Acquisitions could be an integral part of Disney’s strategy. The company has looked at Twitter Inc., people with knowledge of the matter said in September, and in August agreed to plunk down $1 billion for one-third of BAMTech, the streaming arm of Major League Baseball, which powers Disney’s Watch ESPN app as well as online programming for HBO. The company has also been mentioned as a possible suitor for Netflix Inc.
Not everyone thinks Disney needs to do a big deal—or needs to tie up with a major content distributor.
“Netflix is doing great, but what’s altogether different about them and say what Amazon might offer?” asked Tony Scherrer, director of research at Seattle’s Smead Capital Management, which owns almost 728,000 Disney shares. “Disney doesn’t need a distributor as much as the distributors need Disney’s assets.”
ESPN’s central problem is that costs are rising fast as traditional pay-TV audiences shrink and viewer ratings for marquee sports like football decline. ESPN’s revenue is expected to rise 4 per cent to $12.5 billion this fiscal year after showing no growth in 2016, according to RBC. Sports costs will rise 17 per cent to $6.7 billion, due largely to a $600 million increase in ESPN’s contract with the National Basketball Association.
In the past three years, ESPN’s U.S. subscriber base has shrunk to 90 million from 99 million, according to Nielsen, whose TV ratings help set advertising rates. The number, the lowest since 2005, reflects customers cancelling traditional pay-TV packages, older customers dying off and younger ones not signing up like their parents.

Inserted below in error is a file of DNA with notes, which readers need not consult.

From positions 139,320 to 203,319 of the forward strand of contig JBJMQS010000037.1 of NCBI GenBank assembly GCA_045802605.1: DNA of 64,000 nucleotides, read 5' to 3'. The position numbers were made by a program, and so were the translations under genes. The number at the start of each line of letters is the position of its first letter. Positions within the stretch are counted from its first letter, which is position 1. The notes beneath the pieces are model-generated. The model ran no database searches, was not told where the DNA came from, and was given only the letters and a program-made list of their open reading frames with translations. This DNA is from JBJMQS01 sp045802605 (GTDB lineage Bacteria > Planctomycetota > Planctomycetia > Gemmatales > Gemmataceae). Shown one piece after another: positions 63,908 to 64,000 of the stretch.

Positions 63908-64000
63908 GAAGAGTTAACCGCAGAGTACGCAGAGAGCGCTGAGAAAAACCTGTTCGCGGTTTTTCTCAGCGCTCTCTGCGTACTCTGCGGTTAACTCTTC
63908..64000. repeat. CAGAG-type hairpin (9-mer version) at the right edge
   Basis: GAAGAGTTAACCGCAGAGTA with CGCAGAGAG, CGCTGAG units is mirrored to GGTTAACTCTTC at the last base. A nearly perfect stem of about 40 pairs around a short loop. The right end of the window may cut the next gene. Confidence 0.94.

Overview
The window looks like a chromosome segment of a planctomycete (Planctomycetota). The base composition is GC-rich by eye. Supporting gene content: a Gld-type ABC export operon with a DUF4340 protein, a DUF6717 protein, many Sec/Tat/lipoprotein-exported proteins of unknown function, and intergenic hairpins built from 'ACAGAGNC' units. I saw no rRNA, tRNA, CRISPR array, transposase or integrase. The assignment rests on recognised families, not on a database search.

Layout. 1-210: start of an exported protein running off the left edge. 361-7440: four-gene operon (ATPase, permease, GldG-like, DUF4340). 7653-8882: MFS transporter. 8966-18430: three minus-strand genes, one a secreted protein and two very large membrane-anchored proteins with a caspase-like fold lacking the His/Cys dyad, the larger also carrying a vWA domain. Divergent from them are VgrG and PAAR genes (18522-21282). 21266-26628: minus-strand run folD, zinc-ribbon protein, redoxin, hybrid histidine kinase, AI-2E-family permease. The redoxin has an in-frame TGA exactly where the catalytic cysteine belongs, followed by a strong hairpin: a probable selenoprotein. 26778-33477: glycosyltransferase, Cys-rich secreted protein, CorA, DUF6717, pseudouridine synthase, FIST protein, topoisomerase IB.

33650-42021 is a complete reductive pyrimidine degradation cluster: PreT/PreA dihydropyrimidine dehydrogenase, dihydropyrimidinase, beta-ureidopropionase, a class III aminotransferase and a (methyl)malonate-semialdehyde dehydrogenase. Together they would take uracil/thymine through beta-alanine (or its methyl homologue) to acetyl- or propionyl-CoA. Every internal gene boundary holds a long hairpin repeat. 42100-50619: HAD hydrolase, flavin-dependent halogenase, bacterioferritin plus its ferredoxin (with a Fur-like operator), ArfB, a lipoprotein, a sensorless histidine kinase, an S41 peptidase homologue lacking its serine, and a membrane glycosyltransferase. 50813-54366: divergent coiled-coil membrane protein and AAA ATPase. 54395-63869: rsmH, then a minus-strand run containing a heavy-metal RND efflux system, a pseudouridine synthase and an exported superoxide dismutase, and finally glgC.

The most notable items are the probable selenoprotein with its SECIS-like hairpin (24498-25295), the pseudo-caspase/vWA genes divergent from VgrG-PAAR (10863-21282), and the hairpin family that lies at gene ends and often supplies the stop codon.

To his credit, Iger was among the first to put his channels on Dish Network Corp.’s Sling TV and he’s since gotten ESPN and other networks on low-cost packages like AT&T’s DirectTV Now —even though those audiences aren’t yet counted by Nielsen. Disney also owns 30 per cent of Hulu, the streaming service that’s poised to introduce an online package of cable networks.
Yet the lower-cost pay-TV packages may not replace lost cable revenue.
So Iger is also looking for incremental growth. Next year, Disney will launch a subscription-based online version of ESPN, with content not available on TV. The service will let Disney charge viewers for a specific sport, season or even one weekend, Iger said in September.
Analysts including Doug Mitchelson of UBS Group AG and RBC’s Cahall predict Disney’s media networks will resume their profit growth in fiscal 2018.
But others, such as analyst Rich Greenfield of BTIG LLC, sense Iger wants to do a big deal, whether it’s with Twitter, Netflix or someone else.
“Maybe Iger and Disney are simply trying to signal confidence in ESPN in hopes of getting their stock up as they plan to make a major acquisition,” Greenfield said in a report last month. “Hard to remember a time in history when Disney has talked so openly about not being strategically complete.”
The challenge for Iger will be to position Disney for the future while protecting a model that has served shareholders well over the years.
“Iger has a done a fantastic job, in distribution and content in certain parts of the world,” said Mario Gabelli, a longtime media investor and owner of Disney stock. “He’s got TV networks, amusement parks, ships on the sea. He’s got Moana travelling around the world.”